Ryan Djurovich: There's not going to be any of that. But certainly I remember those first few PRs that I put up as a junior and people came in pretty heavy with the comments and it was quite intimidating at the time. But once I kind of understood the approach people using the conventions, I think that intimidation wore off and I felt more capable of putting together a PR that first time, every time was unlikely to attract such comments.
Beyang Liu: Yeah, I think there's an element of feeling intimidated and a little bit of feeling frustrated too, at least for me making the jump from school where it was mostly individual projects or very small teams where you knew the other people very well, to working now with a lot of people that you've only known briefly in a professional context, and in something like code review, before you actually working in the professional world, code review, if you do it at all is just like walking your friend through this change that you just made, and then you're done. Whereas going into an organization for the first time, there's all these conventions and standards and a substantive context about the architecture and how this fits with other pieces of the code and all that, that you just have no idea about until you've kind of attempted to submit your first PR and then gotten all those comments from people who are like, "Well, have you thought about this? Have you thought about that?"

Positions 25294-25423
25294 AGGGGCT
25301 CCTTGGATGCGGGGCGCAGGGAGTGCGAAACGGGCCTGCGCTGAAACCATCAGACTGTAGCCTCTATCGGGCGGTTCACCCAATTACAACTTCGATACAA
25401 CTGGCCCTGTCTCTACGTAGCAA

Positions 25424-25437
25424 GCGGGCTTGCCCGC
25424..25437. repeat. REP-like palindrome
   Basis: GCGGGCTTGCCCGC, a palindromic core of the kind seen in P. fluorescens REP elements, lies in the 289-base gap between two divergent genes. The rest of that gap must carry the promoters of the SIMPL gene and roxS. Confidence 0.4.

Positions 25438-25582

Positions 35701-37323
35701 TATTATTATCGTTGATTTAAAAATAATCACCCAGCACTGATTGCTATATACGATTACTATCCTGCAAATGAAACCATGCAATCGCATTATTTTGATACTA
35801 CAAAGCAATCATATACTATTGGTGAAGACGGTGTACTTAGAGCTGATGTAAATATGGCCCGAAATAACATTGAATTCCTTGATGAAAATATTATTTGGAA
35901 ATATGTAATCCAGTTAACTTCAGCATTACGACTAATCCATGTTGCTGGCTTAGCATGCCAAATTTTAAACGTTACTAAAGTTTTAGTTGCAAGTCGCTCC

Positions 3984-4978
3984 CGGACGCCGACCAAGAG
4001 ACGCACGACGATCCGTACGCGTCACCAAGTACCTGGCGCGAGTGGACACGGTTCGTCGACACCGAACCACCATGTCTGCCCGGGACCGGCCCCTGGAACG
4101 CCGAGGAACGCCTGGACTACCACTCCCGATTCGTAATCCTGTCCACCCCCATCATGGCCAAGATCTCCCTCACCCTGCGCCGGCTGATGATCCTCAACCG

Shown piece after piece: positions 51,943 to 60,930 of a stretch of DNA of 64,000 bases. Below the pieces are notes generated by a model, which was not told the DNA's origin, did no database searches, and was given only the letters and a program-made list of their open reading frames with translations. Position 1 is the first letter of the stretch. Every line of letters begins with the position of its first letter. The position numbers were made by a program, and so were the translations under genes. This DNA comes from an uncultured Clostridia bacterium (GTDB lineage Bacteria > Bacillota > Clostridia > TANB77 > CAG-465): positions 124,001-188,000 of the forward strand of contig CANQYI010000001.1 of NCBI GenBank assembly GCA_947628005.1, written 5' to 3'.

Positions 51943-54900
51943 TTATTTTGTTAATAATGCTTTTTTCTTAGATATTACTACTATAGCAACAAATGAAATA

Ryan Djurovich: Yeah, that's a really interesting observation the kind of shift from people that you're friends with, to this professional setting. And I think that that kind of highlights the importance of building trust in teams. If you have a high trust environment, and you create a safe space for people, it means that going through that process of creating a PR, your first contributions, you should feel much more comfortable in doing that and removing that kind of intimidation factor, and making it a more friendly environment. So it's not like you're going from friends at school to all these strangers in the workplace, but it's a team that you feel there's a level of trust there that you can go and do something, and you're not going to get in trouble for what you did or whatnot.
Ryan Djurovich: And certainly, yeah, that's something I always am trying to think about, how do we make sure we have high trust environments? How do we make sure we have that safety, make sure people have a really positive onboarding experience and that the experience in general, that stands true for everything, right? Not just juniors, but you want that environment for everybody. Especially if I decide the slack bot needs a new feature and maybe I just want to write a bit of code on the weekends and yeah, I don't want my PRs to get too much negative feedback, which yeah. I'm yet to see, which is great.
Beyang Liu: For sure. That's definitely a danger when one switches from IC to manager track, after being out of the code for a while, you go back in and you realize just how much additional context you have to be mindful of when writing that feature.
Ryan Djurovich: Yeah, a hundred percent.
Beyang Liu: Cool. Well, thanks so much for taking the time to chat today, Ryan, and for sharing your experiences with onboarding and how you think about onboarding at Xero.
Ryan Djurovich: Yeah, thanks for having me.
Want to dive deeper into better onboarding practices? Read about how to prevent codebase overwhelm and more onboarding advice from engineering leaders.